Even if you aren’t a music producer, you probably own a pair of headphones. They’re the obvious choice when listening to music in public, and even at home as well. If you are an aspiring music producer, a good pair of headphones is more than essential. Aside from a laptop, they’re pretty much the only other necessity.
What makes a good pair of headphones? Well, the first is control. Ideally, you want your pair of headphones to have the flattest response possible. This means that there are no boosts or cuts in the high, mid or low frequencies. Think of it in terms of a visual EQ. If it’s totally flat, no frequencies have been altered – if they have, your song might be a bit more bass/treble/mid heavy.
A completely flat response will make your mixes much more accurate. This way you will hear the exact signals coming from your DAW without any modifications from your headphones. What you hear is actually how it sounds. What makes one pair of headphones better than the other in terms of producing music is frequency response.
Another factor is comfort. As music producers, we can be in the studio for hours on end, putting a lot of strain on our eyes and ears. If the equipment you are using is low quality, it can tire you out much faster for less efficient production.
The final factor is of course price. Headphones can range anywhere from $100 to $1000 to $10,000 (there are even some pairs that exceed $100,000). It would obviously be best if you could get the most expensive and best quality headphones, but sometimes that’s just not in the budget. Also, you really don’t need to spend that much to get a good mix.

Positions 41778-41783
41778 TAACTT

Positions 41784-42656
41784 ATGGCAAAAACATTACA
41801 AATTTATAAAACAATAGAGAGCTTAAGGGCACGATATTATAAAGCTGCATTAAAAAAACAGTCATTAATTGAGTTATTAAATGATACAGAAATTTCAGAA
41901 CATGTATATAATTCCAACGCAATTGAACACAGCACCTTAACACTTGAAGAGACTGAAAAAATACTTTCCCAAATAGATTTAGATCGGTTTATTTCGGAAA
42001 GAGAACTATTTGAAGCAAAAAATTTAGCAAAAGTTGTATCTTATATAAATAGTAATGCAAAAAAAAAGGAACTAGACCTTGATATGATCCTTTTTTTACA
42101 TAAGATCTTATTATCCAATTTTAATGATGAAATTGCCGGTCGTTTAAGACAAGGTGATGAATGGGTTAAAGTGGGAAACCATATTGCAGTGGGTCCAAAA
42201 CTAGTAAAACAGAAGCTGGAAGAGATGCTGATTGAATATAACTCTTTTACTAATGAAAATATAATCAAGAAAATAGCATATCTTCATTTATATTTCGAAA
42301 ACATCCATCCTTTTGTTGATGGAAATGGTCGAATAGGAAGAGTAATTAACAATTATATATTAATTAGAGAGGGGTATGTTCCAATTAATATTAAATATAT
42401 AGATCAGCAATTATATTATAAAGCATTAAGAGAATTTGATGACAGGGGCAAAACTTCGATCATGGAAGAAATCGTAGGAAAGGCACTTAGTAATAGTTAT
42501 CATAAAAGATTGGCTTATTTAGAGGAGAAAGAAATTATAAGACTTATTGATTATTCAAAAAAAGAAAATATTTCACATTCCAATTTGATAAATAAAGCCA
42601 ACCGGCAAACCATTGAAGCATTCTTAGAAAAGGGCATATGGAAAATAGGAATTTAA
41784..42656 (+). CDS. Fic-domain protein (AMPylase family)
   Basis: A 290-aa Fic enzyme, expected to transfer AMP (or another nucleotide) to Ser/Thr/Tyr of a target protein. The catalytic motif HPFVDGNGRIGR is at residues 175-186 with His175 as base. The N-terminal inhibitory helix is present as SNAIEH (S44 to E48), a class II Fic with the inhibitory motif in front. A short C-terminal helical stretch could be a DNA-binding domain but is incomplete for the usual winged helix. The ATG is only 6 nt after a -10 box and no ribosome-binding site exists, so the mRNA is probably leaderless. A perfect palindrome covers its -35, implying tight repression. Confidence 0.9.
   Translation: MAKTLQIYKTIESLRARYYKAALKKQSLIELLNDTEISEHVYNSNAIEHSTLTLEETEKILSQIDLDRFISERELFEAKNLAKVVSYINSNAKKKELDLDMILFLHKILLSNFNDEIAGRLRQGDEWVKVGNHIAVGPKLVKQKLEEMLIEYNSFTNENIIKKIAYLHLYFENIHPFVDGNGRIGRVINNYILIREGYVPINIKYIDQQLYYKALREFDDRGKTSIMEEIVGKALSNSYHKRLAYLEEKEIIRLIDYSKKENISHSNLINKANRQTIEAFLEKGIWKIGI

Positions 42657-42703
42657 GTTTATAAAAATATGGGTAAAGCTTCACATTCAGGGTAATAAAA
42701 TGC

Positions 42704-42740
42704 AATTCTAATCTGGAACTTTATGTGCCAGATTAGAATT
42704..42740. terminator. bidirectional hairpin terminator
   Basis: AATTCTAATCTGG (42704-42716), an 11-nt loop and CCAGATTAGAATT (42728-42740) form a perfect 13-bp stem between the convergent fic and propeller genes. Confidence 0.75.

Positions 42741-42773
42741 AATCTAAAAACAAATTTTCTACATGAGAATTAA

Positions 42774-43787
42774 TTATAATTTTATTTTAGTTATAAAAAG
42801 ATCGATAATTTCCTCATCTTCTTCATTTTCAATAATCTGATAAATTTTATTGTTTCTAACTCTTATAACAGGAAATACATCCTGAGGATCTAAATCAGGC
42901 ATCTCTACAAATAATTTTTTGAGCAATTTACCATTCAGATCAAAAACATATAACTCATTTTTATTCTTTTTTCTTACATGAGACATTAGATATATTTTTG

In my opinion, the best headphones to get for music production are the Audio Technica ATH-M50Xmonitor headphones. These headphones are fantastic quality, and I along with a lot of my musician friends will give you a glowing testimonial. At only a $150 price point, these critically acclaimed headphones have been praised by award winning producers and engineers. The materials are super high quality, they’re fairly comfortable, and most importantly they sound great. They’re also good for DJing.
There are, however, a few drawbacks to these headphones. After a while, they start to put a bit of strain on your ears, although this will happen with most over-ear headphones. They’re also a bit leaky, and they don’t have the flattest frequency response.
With that being said, with an $150 price tag, these are the best headphones you can get for music production in that price range. As an essential part of any studio, these headphones are a great choice if you’re just a beginner and even if you’re an experienced music producer.